By Jim Taylor, Editor MACS ACtion Magazine
Electric vehicles and their plug-in hybrid cousins are putting governments in a bind. On one hand many governments – seeking the benefits of cleaner air and reduced fuel use – are willing to grant tax breaks or other incentives to encourage car buyers to step up. On the other hand, many governments – particularly at the state and municipal levels – can’t afford it.
Incentives of one kind or another are in place in almost every developed country, and as sales of e-vehicles increase, bean counters in every national capital and many U.S. states are looking at what they’re giving away to encourage this new market.
Additionally, in areas where EV sales haven’t been a success, governments are wondering why they set up the plan in the first place. Many countries include the purchase subsidies within their grant budgets to support new technologies, but program managers now ask if the money wouldn’t be better spent on developing more efficient products rather than helping the purchaser.
The debate is worldwide, and particularly strong in Europe where many national economies are shaky at best and every Euro counts. Germany, France, the United Kingdom, Spain and other countries are all re-evaluating their national position on providing incentives to EV buyers. Do purchasers choose the vehicle because of the incentive, or would more buy the same car if the price were lower?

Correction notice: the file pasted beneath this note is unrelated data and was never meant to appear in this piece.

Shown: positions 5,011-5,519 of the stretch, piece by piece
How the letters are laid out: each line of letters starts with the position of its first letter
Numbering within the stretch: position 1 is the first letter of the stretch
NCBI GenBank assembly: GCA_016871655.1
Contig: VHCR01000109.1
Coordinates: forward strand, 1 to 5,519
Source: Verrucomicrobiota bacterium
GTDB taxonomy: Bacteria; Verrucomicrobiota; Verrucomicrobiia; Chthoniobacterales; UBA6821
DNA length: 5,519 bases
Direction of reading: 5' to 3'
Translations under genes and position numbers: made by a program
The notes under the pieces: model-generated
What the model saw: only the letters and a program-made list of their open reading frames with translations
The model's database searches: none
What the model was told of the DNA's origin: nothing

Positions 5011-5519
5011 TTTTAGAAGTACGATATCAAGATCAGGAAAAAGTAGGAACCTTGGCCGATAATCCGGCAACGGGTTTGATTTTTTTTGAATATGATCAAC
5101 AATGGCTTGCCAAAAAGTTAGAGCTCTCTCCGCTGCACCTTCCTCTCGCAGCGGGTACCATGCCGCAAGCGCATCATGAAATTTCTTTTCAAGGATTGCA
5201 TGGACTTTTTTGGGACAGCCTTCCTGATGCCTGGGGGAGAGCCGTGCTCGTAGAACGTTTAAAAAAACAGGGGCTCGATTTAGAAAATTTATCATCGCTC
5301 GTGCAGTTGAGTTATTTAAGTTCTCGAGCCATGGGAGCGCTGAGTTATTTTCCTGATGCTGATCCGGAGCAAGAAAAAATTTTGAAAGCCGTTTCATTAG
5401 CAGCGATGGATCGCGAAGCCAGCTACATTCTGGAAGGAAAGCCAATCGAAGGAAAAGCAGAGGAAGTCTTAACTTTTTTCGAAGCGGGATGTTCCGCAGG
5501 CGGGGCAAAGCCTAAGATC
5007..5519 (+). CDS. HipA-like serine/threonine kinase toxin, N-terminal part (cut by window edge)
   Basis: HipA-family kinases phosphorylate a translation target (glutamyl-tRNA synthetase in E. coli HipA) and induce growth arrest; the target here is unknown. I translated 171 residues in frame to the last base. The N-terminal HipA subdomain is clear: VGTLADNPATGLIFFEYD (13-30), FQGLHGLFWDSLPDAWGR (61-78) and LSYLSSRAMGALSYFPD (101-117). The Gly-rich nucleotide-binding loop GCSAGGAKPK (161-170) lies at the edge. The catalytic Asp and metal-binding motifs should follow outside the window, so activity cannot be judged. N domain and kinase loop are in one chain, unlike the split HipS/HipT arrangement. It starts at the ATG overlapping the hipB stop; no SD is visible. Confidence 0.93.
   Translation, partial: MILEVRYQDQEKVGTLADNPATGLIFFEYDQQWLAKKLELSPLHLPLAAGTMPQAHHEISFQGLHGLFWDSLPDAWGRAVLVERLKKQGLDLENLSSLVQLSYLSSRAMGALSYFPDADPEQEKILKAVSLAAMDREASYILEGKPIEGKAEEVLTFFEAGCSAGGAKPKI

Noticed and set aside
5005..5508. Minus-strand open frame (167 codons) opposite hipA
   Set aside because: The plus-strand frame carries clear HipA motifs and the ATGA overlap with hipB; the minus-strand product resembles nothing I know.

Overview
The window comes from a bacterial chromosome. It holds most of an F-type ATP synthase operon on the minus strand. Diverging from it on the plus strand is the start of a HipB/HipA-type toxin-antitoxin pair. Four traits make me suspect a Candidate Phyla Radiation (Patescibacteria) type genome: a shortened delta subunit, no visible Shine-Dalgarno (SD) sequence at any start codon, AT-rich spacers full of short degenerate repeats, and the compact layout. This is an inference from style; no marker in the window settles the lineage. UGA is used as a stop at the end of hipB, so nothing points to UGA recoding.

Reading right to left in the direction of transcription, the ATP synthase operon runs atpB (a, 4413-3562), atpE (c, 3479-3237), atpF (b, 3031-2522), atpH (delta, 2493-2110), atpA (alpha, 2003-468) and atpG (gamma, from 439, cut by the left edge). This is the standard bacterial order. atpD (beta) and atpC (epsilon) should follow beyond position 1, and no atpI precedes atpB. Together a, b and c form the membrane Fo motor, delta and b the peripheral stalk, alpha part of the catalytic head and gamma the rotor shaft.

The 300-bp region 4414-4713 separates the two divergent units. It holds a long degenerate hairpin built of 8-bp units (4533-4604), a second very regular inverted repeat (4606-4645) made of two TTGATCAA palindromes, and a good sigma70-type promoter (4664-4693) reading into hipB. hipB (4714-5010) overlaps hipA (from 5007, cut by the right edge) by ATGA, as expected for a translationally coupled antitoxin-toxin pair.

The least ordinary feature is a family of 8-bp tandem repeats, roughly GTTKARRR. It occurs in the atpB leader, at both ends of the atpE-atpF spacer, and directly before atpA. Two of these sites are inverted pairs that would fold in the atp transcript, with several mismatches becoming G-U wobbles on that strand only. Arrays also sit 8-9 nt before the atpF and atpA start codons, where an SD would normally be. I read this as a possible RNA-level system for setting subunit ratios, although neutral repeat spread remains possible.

The topic has also come up in this country as well, but since it’s occasionally mentioned in political campaigns we’ll steer around it here. However it is fair to say that the Federal government is closely examining the incentives and tax credits provided to buyers of electric and hybrid vehicles, and California has already substantially cut its rebates to ease the state’s fiscal crisis.
Planners and analysts are also concerned about the loss of fuel taxes as alternate powerplants allow drivers to purchase less petroleum-based fuels.
Industry observers say that the present slow-but-steady sales of EV’s in this country show that government incentives are insufficient to encourage buyers. The key to sales, they say, will be a combination of lower prices, excellent performance, and increased availability of charging stations.
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